Elliott Frazier sounds exhausted. The heaviness in his voice comes with a dose of disappointment with the news that his band, Ringo Deathstarr, had to cancel a much-anticipated European tour. It was just one of those things that didn’t work out, he says, and they’re looking forward to coming home. The Austin band has been busy since the release of its debut self-titled EP in 2007. The success that followed includes multiple national and international tours, palling up with the Smashing Pumpkins, awing Japanese crowds and getting constantly compared to My Bloody Valentine—for better or worse.
Now, Ringo Deathstarr’s enjoying the results from their second LP, Mauve. In between shows of their latest national tour, singer/guitarist Frazier took time to talk to me about songwriting, touring, shaking up crowds and what it’s like to be signaled as one of the Austin forces reflecting a culture that “blends not just good times but inventiveness and tolerance” in The New York Times. I can tell Frazier’s passionate not only about his music, but about his city and other bands that call Austin home, and the man has plans.
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You’re currently on a U.S. tour. Have there been any favorite or memorable shows?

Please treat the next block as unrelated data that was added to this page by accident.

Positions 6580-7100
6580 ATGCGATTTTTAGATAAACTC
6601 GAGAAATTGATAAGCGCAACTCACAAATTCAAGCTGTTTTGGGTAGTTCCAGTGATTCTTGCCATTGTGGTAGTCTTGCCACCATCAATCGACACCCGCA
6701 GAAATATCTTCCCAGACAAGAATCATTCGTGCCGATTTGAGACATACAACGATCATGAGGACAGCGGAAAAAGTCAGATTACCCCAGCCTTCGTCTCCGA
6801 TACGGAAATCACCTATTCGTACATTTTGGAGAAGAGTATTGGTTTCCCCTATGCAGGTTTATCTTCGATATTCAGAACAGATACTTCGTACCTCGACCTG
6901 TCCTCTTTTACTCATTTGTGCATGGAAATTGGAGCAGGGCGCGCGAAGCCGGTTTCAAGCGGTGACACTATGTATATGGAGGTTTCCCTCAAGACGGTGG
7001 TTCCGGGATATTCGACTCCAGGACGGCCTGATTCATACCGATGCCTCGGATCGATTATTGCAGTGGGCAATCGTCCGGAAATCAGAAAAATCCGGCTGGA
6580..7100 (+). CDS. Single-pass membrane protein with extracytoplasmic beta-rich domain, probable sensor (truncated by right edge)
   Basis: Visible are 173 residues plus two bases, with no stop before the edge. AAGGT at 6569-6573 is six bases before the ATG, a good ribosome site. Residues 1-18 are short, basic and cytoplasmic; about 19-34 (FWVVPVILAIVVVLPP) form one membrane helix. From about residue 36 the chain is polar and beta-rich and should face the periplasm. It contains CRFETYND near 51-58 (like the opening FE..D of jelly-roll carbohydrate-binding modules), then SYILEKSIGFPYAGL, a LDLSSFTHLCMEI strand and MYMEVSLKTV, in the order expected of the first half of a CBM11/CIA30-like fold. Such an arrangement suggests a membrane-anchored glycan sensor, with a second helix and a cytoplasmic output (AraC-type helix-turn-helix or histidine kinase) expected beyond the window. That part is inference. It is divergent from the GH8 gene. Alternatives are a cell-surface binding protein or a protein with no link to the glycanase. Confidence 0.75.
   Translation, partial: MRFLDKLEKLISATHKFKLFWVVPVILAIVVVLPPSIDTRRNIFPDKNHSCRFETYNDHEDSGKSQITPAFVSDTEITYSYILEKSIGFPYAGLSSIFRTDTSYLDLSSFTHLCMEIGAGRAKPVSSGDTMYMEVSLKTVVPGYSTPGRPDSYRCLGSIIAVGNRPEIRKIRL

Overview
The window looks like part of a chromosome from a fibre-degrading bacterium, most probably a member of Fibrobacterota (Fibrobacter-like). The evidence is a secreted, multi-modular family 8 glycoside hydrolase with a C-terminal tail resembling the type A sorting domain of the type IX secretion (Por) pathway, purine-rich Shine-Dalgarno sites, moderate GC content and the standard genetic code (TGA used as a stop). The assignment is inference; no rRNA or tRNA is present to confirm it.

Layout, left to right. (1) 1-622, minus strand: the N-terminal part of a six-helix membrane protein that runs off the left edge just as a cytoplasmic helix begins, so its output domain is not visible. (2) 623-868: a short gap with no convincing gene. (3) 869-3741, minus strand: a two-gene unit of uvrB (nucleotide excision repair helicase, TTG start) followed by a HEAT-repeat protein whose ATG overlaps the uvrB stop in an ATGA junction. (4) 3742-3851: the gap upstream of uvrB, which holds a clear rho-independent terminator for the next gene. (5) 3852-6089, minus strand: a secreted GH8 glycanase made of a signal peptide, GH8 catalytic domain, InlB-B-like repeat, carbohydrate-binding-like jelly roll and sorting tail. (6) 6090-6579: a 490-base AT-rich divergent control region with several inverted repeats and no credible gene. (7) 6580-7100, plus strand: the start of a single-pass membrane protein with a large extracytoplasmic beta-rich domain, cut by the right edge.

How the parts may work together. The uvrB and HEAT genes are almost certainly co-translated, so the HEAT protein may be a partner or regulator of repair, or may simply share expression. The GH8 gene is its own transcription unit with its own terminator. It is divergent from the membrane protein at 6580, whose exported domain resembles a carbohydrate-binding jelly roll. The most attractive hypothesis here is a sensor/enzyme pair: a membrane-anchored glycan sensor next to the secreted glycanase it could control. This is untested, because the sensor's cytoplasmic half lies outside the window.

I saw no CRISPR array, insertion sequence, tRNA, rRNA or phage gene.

Elliott Frazier: During this tour, Chicago was pretty awesome; Seattle was awesome. But it was weird because a lot of stuff went down, then one of my guitar pedals malfunctioned, but we pulled it together and finished the show. Sometimes it sucks when people are just standing there with their arms crossed, like even when people like us, they just stand there with their arms crossed. So in one of the shows, I started fucking around with the audience. I started doing weird dances and told them, “If you don’t do this dance, I’m not playing the next song,” and they didn’t live up to what I wanted them to do, so I took longer tuning my guitar, really stalling. They were just too concerned with their self-image, I guess. People now come to shows and just sit down, you know? It pisses me off. So I took about five minutes to tune my guitar. I told them, “If you don’t chant ‘Mitt Romney’ I won’t play.” There were some people trying to get the others to chant, but they just wouldn’t do it!